When this Early Netherelandisch artist moved from his native Haarlem to Leuven, he earned a very prestigious commission from a local confraternity.
Dieric Bouts (1415-1475) produced one of the most influential works of art shortly after, and this altarpiece is special for a number of reasons.
Even though it’s a triptych, it depicts five different scenes that are arranged in three different panels, with the central part depicting a Last Supper scene.
In this article, you’ll discover some of the most interesting facts about the Altarpiece of the Holy Sacrament by Dieric Bouts, a fascinating work of art.
1. It was painted in the decade after Bouts moved from Haarlem to Leuven
Little is known about the early life and training of Dieric Bouts, a man who moved from the city of Haarlem in the modern-day Netherlands to Leuven in modern-day Belgium in the 1450s.
Art historians have suggested that he might have been trained in the workshop of Rogier van der Weyden, a painter who was in turn heavily influenced by the paintings of Jan van Eyck.
These two artists were some of the leading figures of the northern Renaissance so he definitely had good masters to learn from.
He was certainly in Leuven in 1457 and became the leading painter in the city shortly after. He completed the Altarpiece of the Holy Sacrament somewhen between 1464 and 1468 (the exact date remains unknown).
2. The central painting depicts a Last Supper scene with an oversized Jesus Christ
The painting is a so-called “triptych” which features a central panel that is adjoined by two side panels. These can be closed as the side panels are attached to the central panel by hinges.
The central panel was a revolutionary work of art as it was the first Last Supper painting on a panel that was completed in the Flanders region.
Bouts brought this idea with him from his native Haarlem where some artists had already painted group portraits.
The work depicts Jesus Christ who is conducting the Eucharist at a table while being surrounded by his followers.
Jesus is about double the size of his followers and this was not a mistake but something that was quite common at the time.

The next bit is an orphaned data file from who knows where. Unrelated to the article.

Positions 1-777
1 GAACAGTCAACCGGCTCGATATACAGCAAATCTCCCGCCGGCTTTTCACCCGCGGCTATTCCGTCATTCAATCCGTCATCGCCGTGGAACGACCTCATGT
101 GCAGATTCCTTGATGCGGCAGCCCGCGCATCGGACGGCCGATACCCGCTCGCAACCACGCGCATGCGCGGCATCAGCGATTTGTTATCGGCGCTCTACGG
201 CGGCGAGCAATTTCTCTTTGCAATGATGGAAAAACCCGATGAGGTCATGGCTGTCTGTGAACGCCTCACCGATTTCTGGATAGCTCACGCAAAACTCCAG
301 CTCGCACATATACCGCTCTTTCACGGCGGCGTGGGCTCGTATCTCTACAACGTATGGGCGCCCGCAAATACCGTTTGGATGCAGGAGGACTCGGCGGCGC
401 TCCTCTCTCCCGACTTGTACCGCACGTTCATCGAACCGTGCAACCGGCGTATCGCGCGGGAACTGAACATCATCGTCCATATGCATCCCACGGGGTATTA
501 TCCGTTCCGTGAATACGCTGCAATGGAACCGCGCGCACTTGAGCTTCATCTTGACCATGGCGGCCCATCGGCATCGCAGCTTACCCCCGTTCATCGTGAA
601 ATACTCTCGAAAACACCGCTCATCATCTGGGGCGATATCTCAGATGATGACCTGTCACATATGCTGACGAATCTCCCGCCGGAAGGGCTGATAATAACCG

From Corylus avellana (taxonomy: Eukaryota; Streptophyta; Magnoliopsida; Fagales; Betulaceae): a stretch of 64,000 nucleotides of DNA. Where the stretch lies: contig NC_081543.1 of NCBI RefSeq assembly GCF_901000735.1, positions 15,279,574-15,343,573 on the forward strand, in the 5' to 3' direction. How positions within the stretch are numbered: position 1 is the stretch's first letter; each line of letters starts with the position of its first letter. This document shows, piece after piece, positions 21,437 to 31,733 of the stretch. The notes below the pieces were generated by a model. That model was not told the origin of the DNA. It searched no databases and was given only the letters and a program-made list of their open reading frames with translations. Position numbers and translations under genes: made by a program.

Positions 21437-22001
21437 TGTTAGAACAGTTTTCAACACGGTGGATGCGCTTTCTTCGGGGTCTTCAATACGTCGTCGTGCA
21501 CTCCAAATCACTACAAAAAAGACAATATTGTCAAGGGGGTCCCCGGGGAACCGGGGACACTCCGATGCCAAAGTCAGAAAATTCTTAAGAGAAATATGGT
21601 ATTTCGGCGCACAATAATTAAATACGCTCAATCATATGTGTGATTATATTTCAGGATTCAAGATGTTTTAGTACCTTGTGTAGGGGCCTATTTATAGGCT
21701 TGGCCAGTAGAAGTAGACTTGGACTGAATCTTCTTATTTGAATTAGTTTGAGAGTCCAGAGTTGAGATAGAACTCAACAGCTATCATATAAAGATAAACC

3. It was commissioned by a local fraternity and probably features real portraits
There’s a good reason why Dieric Bouts painted a Last Supper scene. That’s because the painting was commissioned by the Leuven Confraternity of the Holy Sacrament in 1464.
It’s likely that Bouts suggested this type of group painting so he could include the most prominent members of the Confraternity.
The paintings of van Eyck and van der Weyden also often featured the donors so this was common. Depicting them as the Apostles of Jesus Christ wasn’t.
The painting was commissioned to serve as the altarpiece for St. Peter’s Church in Leuven which was still being built at the time (the Gothic church was constructed between 1425 and 1475).
4. The Last Supper painting is special for two main reasons
I already mentioned that it was the first Last Supper painting in Flanders, and that’s the first main reason why the central panel of the Altarpiece of the Holy Sacrament is so special.
The second reason is that it was one of the first major works that integrated the technique of linear perspective in the northern part of Europe.
The central part of the painting leads to a vanishing point that is located just above the head of Jesus Christ. This was a remarkable achievement at the time.
Equally remarkable is the fact that the smaller room on the right and the landscape outside the window on the left don’t lead to the same vanishing point.
5. The two side panels depict four different Biblical scenes
The central panel is adjoined by two side panels that feature 5 different scenes. These are all Biblical stories chosen by the confraternity.
The side panels are actually 4 different panels that are joined together. These were once separated and scattered in museums all across Europe.
The Nazis stole the Last Supper Triptych in 1942, but the triptych including the central panel and 5 side panels is back together today.
The Meeting of Abraham and Melchizedek
The Feast of the Passover
The Gathering of the Manna
Prophet Elijah in the Desert
6. The painting was copied by the artist’s son but with a couple of minor changes
Dieric Bouts had two sons who became painters as well. Dieric Bouts the Younger (1448-1491 died early in the early 1490s but Aelbrecht Bouts (1452-1549) had a very long life.
He often copied paintings of his father, including the popular Last Supper painting that his father completed in the 1460s. He did, however, adopt a distinctive style with very strong colors.
The painting, completed around 1530, looks fairly similar except for the scenery outside the window. By then, the beautiful Leuven Town Hall was already completed and the market had been modernized.
7. How big is the Altarpiece of the Holy Sacrament by Dieric Bouts?
Despite the fact that this painting was commissioned to serve as an altarpiece, it’s far from being a huge work of art.
The Altarpiece of the Holy Sacrament (1464-1468) by Dieric Bouts is a medium-sized oil-on-panel painting of which the central panel has dimensions of 88 × 71 centimeters (35 x 28 inches).
8. Where is Bouts’ masterpiece located today?
The side panels were sold to German museums in the 19th century and these were legitimate acquisitions. In the aftermath of World War I, the panels were returned to Leuven following the Treaty of Versailles.
Apart from a brief period during World War II, the triptych is still on display in the same church it hung for many centuries, St. Peter’s Church in Leuven.
A space at the end of the church has been transformed into a small museum that is part of the M-Museum in Leuven.
The Altarpiece of the Holy Sacrament and several other masterpieces by Flemish Primitives can be admired there.